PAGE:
Optional, but preferred, components which are included in the dentifrices are organic thickeners and/or inorganic thickeners, surfactants, flavoring agents and/or sweetening agents, coloring agents and/or pigments, a secondary abrasive, a secondary anti-microbial agent, an additional anti-calculus agent such as a pyrophosphate salt, an anti-caries agent such as a soluble fluoride source which is compatible with zinc oxide, buffering agents such as alkali metal orthophosphates, phosphoric acid, alkali metal glycerophosphates, tartrates and citrates, and like components conventionally added to toothpastes and tooth gels.
The tooth powder comprises sodium bicarbonate, typically about 20-95%, preferably above about 50%, and an effective amount of zinc oxide particles, preferably agglomerated zinc oxide particles. The amount of zinc oxide particles is typically about 0.1-10%, preferably about 1-5%. Optional, but preferred, components which are included in the tooth powder are a surfactant, a secondary abrasive, a secondary anti-microbial agent, a flavoring agent and/or a sweetening agent, a secondary anti-calculus agent such as a pyrophosphate salt, and an anti-caries agent such as a soluble fluoride source which is compatible with zinc oxide, and one or more processing aids such as a flow aid to insure product uniformity.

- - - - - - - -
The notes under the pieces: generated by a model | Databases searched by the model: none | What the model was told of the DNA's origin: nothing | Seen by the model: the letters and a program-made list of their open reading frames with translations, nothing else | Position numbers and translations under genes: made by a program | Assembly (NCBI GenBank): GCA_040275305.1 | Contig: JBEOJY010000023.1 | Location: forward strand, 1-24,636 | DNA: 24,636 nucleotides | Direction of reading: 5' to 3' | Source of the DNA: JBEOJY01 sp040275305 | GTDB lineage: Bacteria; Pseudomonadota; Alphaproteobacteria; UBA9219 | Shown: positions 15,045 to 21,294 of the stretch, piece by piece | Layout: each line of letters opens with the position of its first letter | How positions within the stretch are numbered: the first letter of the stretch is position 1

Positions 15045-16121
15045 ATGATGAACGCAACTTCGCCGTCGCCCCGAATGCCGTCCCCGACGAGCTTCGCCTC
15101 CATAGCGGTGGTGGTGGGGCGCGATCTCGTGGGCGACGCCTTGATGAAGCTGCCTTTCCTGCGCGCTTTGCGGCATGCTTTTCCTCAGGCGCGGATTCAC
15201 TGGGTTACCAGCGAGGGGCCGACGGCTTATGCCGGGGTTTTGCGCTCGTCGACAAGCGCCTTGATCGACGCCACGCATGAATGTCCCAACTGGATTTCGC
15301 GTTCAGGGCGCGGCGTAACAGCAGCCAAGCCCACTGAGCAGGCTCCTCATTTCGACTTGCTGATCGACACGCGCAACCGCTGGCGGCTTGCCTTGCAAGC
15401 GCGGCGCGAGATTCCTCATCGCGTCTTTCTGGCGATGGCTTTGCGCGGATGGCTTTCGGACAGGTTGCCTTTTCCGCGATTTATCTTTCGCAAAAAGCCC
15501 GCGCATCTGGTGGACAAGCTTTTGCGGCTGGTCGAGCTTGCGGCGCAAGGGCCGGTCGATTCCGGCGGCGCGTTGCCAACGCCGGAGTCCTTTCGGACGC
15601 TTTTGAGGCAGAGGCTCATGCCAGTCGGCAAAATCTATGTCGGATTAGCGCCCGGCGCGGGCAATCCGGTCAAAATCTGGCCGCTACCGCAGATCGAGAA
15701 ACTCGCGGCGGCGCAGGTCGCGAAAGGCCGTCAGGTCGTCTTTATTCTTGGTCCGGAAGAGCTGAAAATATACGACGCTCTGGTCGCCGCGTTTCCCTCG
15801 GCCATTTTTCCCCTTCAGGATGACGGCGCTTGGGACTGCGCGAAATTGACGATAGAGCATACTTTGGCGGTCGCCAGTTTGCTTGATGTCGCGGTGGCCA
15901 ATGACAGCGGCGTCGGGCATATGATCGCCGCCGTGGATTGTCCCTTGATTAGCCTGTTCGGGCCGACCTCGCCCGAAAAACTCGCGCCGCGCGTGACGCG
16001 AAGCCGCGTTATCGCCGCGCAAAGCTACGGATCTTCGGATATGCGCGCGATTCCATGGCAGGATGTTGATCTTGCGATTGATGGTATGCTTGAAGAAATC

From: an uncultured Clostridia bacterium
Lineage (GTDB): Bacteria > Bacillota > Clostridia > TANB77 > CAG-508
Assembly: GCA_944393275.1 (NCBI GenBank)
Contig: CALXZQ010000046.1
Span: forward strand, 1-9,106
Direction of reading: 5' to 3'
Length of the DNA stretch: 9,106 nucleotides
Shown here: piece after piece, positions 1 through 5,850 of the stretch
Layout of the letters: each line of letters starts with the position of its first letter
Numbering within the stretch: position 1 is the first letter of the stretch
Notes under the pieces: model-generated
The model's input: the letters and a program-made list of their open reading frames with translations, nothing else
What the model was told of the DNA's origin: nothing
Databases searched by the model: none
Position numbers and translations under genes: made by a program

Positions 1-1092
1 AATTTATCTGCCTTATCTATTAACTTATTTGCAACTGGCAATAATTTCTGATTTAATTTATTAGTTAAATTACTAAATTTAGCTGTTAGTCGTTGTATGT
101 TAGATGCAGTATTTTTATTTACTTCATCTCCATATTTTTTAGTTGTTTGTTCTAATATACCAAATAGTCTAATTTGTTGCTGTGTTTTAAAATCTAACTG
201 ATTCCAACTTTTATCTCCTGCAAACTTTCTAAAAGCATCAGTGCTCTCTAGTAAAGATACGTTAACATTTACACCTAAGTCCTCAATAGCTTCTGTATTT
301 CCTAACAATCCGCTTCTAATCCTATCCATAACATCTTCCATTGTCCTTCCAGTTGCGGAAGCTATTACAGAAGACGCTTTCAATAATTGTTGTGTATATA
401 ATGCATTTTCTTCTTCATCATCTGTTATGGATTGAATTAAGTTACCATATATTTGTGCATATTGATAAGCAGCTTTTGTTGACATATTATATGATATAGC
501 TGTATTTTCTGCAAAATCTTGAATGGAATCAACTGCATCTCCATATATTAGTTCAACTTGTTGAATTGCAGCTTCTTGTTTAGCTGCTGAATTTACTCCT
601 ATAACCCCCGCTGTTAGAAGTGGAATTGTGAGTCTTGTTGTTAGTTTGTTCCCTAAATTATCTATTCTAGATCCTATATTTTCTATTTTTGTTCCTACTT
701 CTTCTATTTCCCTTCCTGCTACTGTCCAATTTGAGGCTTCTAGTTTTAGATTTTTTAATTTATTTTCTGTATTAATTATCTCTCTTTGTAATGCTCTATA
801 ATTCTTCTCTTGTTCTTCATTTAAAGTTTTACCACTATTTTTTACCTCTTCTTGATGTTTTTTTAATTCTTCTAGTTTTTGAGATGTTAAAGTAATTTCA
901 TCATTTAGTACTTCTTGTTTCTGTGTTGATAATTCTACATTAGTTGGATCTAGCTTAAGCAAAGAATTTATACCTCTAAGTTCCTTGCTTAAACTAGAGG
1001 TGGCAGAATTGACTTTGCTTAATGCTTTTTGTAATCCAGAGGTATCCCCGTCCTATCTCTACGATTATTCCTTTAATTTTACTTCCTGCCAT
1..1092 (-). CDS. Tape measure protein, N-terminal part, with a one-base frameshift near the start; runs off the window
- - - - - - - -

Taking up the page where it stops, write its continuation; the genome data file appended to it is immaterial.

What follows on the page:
The present invention further provides a method of preventing plaque, calculus, and/or gingivitis by adding to a dentifrice selected from the group consisting of a toothpaste, a gel, and a tooth powder, about 0.1-10% of zinc oxide, preferably 1-5%, as an anti-plaque, anti-gingivitis, anti-bacterial and/or tartar formation inhibiting agent.